Japanese spirituality: purification and festivals
DOI link for Japanese spirituality: purification and festivals
Japanese spirituality: purification and festivals book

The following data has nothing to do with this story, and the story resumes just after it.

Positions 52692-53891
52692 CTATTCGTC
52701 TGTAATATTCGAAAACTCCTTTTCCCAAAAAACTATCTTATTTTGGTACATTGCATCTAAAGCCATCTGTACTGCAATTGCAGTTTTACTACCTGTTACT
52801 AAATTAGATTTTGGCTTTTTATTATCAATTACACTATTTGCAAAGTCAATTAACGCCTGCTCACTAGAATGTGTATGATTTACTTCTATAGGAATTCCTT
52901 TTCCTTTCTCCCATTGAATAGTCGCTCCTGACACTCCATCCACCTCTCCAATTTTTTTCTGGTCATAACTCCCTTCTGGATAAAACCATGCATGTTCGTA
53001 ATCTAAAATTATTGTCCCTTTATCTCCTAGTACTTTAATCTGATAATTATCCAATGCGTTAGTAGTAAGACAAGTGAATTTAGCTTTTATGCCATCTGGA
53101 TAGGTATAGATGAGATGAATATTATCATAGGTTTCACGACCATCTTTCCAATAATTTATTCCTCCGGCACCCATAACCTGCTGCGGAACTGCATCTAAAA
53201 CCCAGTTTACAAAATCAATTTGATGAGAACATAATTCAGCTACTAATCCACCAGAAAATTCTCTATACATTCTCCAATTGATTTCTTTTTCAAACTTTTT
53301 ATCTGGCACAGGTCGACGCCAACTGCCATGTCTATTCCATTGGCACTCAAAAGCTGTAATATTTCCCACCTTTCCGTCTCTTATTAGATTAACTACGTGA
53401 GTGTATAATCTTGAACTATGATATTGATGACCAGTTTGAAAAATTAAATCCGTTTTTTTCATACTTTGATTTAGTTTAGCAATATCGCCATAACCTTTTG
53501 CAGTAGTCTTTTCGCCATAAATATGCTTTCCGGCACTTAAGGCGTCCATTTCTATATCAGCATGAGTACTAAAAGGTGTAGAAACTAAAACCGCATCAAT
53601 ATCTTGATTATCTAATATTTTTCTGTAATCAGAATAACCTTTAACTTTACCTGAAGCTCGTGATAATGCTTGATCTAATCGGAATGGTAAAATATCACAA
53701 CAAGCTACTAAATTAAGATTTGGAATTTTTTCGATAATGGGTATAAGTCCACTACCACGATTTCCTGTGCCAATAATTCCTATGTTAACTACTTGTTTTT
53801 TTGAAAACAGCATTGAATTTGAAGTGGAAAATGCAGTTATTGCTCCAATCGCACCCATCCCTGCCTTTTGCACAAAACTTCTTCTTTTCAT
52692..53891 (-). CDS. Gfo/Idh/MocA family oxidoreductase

When I was a graduate student I attended an event hosted by Japanese government officials who were instrumental in financially supporting my research in Tokyo. As I left the event, I happened to get on the elevator with one of the officials who then asked me about my research. When I mentioned new religions, he slowly shook his head, took a deep breath, and said: “If you want to study real Japanese religion, go visit the Grand Shrine of Ise. That’s where the soul of the real Japan is. The new religions? They don’t represent the true Japanese.” This official’s statement, which speaks volumes about how not a few Japanese (and non-Japanese) perceive the role of religion in their society, implies two contrasting views: “traditional” versus “supermodern.” In the former view, the Ise Shrine epitomizes a tradition-steeped, authentic Japanese spirituality. Located in Mie Prefecture, this religious site is closely tied to the imperial family (another symbolic source of genuine Japanese identity) and is actually a complex of shrines.1 In the “supermodern” view, Japan is a secularized, rationalized, and highly modernized society where religion does not play any significant role. Such a Japan is familiar to the scientific and advanced “West.” Of course, religion can still be found in present-day Japan. However, for not a few, spirituality has lost its saliency, though its rich legacy remains evident in festivals, ancestor worship, funerals, holidays, and other warmed-over customs. Some might even regard Shintō and Buddhism (and sometimes Confucianism) as “museum religions,” whose premodern irrationalities have been tamed by modernity and “traditionalized” into daily customs (celebrations, festivals, weddings, funerals, ancestor worship). These aforementioned binary opposing views-traditional versus supermodernexclude and marginalize the “newly arisen” (shinkō) religions, which are seen as watered-down upstarts that engage in strange and inauthentic practices. Indeed, the exclusion of the new religions from the traditional-versus-supermodern bifurcation results in a third view of Japanese religion: “superstitious.” In this leftover category, new religions are regarded are anomalous, even dangerous, organizations, peopled by the desperate, misguided, and irrational. This “three Japans” approach is arguably an exaggeration, but it is at least a convenient starting point for appreciating how religion is perceived in Japanese society. We might refer to the traditional view as the “official image” of Japanese spirituality, which is informed by the bifurcation of Japan into an exotic culture versus a highly techno-scientific society. In a sense, the traditional and supermodern views are “familiar” or “conventional” understandings. The third or “superstitious” perspective is a less familiar, more unconventional image.